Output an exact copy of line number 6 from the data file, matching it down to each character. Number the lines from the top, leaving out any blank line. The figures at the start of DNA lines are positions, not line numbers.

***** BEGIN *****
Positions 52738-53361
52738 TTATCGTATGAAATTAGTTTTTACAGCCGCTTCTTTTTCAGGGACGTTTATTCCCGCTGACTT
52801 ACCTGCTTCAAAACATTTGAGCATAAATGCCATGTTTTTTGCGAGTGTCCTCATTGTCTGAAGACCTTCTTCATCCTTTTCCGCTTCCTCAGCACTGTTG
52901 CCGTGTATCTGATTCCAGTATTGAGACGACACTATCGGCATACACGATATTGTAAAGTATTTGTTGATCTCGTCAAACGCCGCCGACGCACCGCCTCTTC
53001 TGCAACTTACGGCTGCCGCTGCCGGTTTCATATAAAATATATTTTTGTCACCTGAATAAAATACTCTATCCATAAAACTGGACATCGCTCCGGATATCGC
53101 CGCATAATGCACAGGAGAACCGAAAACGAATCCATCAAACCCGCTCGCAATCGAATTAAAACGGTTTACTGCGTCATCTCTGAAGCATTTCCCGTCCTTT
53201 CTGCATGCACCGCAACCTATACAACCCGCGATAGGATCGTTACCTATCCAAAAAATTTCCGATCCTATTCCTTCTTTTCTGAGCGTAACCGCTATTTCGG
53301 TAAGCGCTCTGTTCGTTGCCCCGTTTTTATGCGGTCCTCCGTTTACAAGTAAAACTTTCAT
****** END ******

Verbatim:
53101 CGCATAATGCACAGGAGAACCGAAAACGAATCCATCAAACCCGCTCGCAATCGAATTAAAACGGTTTACTGCGTCATCTCTGAAGCATTTCCCGTCCTTT